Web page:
I know that it’s hard to endure financial market turbulence with the life’s savings which is essential for your wellbeing. Nevertheless, turmoil is normal, and we’ve been here before! 2018 marked our 30th year, and in those 30 years we’ve experienced many twists and turns on the road to creating long-term financial success. Our patience has genuinely created wealth, hasn’t it? As a result of our ability to cope with, and even take advantage of, tough times, Andresen & Associates has grown to where we are today. We expect success in these uncertain times as well. Thanks for being our clients.
If we stay focused on our long term investment plan, as we should, then 2019 is yet another year to be invested. In the short run, if we consider the year 2019 by itself, it’s scary. We will face the potential for big surprises, lots of volatility, and perhaps financial market declines. It’s also entirely possible that once again, we’ll all muddle by, and 2019 will be very profitable. The reality is that nobody really knows. However, since financial experts are supposed to know, here’s the guesses of one well-respected firm. As good as any, with decent insights. https://www.nuveen.com/bob-doll-weekly-commentary?utm_source=silverpopmailing&utm_medium=email&utm_campaign=Nuveen%20weekly%20insights_2019outlook_nuveenknows_activefi%20(2)&spMailingID=14880792&spUserID=MTQ5NDYyMjg4Mjg5S0&spJobID=1560003473&spReportId=MTU2MDAwMzQ3MwS2
When the interest rates for short term Treasuries is higher than that of long term Treasuries, that’s “an inversion of the yield curve”. All inversions do NOT lead to recessions but all recessions are signaled by inversions. It took about 28 months before the recession predicted by a 2005 inversion emerged in 2008. What’s important: we are in the late stages of a delightfully long economic upturn. A normal, natural, and temporary recession is out there somewhere, and possibly will happen within the next three years. https://www.bloomberg.com/opinion/articles/2018-12-03/u-s-yield-curve-just-inverted-that-s-huge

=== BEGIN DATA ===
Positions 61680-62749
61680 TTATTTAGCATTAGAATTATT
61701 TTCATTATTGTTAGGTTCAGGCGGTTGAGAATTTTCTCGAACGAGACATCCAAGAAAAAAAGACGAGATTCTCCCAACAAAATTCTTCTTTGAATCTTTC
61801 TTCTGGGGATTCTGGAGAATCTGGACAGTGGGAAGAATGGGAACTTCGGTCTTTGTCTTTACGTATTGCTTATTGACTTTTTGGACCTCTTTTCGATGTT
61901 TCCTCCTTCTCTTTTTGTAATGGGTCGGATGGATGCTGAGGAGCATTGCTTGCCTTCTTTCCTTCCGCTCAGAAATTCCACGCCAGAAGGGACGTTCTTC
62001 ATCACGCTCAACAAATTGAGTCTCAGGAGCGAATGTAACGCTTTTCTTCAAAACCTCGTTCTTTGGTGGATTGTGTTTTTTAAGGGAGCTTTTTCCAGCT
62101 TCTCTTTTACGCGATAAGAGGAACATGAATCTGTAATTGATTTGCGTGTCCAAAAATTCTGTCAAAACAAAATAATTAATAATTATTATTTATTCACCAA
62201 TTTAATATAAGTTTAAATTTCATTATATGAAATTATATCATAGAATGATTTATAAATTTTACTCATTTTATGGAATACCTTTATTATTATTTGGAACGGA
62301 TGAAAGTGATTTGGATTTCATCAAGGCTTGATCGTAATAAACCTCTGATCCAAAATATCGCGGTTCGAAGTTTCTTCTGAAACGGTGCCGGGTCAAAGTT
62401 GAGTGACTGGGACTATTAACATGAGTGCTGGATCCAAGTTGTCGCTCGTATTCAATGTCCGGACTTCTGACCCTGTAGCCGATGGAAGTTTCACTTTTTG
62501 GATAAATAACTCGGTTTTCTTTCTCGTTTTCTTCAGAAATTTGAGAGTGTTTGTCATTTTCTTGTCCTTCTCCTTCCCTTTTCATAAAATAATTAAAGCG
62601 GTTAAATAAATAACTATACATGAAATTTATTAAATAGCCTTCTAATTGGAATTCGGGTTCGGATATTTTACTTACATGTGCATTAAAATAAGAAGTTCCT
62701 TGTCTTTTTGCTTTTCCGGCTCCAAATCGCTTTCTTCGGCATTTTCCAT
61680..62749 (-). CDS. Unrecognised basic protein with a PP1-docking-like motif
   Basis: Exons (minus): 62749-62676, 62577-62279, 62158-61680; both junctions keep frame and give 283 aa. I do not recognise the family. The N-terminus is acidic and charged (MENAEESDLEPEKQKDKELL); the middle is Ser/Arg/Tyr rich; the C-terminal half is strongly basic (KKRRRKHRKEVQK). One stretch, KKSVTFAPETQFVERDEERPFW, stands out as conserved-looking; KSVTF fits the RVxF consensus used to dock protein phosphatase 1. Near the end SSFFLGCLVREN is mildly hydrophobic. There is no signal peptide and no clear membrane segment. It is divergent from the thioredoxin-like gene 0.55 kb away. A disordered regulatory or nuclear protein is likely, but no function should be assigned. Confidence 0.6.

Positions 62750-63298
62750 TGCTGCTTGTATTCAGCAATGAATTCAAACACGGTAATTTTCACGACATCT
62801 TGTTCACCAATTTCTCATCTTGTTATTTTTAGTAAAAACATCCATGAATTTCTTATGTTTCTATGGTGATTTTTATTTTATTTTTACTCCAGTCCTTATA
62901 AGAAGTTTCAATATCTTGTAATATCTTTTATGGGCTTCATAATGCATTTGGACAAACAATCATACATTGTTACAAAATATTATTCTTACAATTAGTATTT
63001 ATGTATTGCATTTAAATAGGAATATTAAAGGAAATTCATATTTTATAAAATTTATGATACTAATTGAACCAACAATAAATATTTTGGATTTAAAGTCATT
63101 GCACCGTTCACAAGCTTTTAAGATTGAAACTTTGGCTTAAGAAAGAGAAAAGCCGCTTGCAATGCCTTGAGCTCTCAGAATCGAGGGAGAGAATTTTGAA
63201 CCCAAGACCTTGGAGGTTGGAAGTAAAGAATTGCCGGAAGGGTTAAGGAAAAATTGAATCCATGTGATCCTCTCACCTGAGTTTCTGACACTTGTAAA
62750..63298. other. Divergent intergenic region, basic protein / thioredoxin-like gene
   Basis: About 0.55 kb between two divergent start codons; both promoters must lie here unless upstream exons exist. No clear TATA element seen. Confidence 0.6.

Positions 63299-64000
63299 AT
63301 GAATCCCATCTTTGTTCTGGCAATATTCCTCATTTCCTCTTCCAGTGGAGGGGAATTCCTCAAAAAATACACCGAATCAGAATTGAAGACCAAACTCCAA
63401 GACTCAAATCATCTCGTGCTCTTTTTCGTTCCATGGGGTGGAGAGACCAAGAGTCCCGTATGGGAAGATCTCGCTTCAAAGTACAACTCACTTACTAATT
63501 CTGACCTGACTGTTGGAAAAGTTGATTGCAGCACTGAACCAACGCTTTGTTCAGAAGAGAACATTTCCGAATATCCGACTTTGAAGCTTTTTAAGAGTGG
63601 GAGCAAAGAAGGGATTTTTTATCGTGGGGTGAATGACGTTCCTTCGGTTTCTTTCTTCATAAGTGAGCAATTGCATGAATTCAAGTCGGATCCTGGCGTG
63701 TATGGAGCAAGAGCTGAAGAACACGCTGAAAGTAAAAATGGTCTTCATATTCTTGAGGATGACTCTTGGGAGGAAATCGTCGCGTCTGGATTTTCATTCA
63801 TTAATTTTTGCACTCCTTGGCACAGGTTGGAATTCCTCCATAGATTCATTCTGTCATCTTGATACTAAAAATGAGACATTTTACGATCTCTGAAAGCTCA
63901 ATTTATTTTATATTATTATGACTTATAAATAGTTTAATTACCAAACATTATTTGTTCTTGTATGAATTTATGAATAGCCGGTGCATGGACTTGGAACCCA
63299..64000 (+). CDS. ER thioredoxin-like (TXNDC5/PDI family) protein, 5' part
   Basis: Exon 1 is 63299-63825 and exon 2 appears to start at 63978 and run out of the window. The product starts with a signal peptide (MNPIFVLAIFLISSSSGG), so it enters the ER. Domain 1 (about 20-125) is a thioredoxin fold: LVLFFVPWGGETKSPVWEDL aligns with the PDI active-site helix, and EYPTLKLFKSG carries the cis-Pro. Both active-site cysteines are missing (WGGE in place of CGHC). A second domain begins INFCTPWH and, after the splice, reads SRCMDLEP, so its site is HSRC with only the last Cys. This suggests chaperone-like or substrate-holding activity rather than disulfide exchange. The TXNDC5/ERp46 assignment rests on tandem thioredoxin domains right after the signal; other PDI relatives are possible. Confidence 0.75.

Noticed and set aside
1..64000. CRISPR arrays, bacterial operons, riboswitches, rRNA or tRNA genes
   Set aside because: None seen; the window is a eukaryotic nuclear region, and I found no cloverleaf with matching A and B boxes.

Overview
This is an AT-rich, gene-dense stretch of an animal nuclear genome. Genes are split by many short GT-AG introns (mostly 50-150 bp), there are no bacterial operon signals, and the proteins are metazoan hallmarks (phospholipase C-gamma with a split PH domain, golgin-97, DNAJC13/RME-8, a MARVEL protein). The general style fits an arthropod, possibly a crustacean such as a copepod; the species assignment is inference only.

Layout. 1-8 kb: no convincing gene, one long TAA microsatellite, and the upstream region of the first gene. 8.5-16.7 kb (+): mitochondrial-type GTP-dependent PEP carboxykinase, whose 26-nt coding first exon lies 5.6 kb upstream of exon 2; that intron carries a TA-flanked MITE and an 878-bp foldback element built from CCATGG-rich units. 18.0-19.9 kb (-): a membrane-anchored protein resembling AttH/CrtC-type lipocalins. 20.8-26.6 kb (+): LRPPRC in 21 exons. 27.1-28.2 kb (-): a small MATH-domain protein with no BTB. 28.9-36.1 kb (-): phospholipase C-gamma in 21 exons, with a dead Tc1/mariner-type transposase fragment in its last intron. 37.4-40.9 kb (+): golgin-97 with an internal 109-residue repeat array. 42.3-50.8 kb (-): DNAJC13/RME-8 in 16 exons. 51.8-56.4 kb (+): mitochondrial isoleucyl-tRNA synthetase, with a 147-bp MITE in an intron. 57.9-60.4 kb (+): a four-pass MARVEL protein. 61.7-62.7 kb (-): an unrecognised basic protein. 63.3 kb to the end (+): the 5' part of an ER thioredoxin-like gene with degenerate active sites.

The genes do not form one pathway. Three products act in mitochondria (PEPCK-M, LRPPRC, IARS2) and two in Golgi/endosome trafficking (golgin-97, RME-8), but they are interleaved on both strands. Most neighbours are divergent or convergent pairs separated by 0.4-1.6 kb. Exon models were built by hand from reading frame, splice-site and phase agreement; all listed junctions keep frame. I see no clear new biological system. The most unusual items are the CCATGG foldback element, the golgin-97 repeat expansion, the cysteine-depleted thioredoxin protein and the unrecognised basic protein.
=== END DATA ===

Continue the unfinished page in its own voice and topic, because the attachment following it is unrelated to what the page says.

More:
One of my mantras in my investing career has been “Somehow we all muddle by”. In other words, the millions of people in the financial markets usually (but not always) make markets repair themselves, recover, and eventually reach new highs. This last week has been a classic example: last week the chairman of the Federal Reserve boosted stock markets in 30 seconds by hinting that interest rates might not continue to rise. Yesterday President Trump indicated a cessation of the trade war with China, sending markets rocketing. Lesson: the tiniest hint of whatever investors are seeking can change financial markets in a blink. This is why I don’t trade options. https://www.washingtonpost.com/world/asia_pacific/after-trump-summit-no-mention-in-china-of-90-day-deadline-or-trade-concessions/2018/12/03/1e9cc71e-f6dd-11e8-863a-8972120646e0_story.html?utm_term=.2a3d3af9edab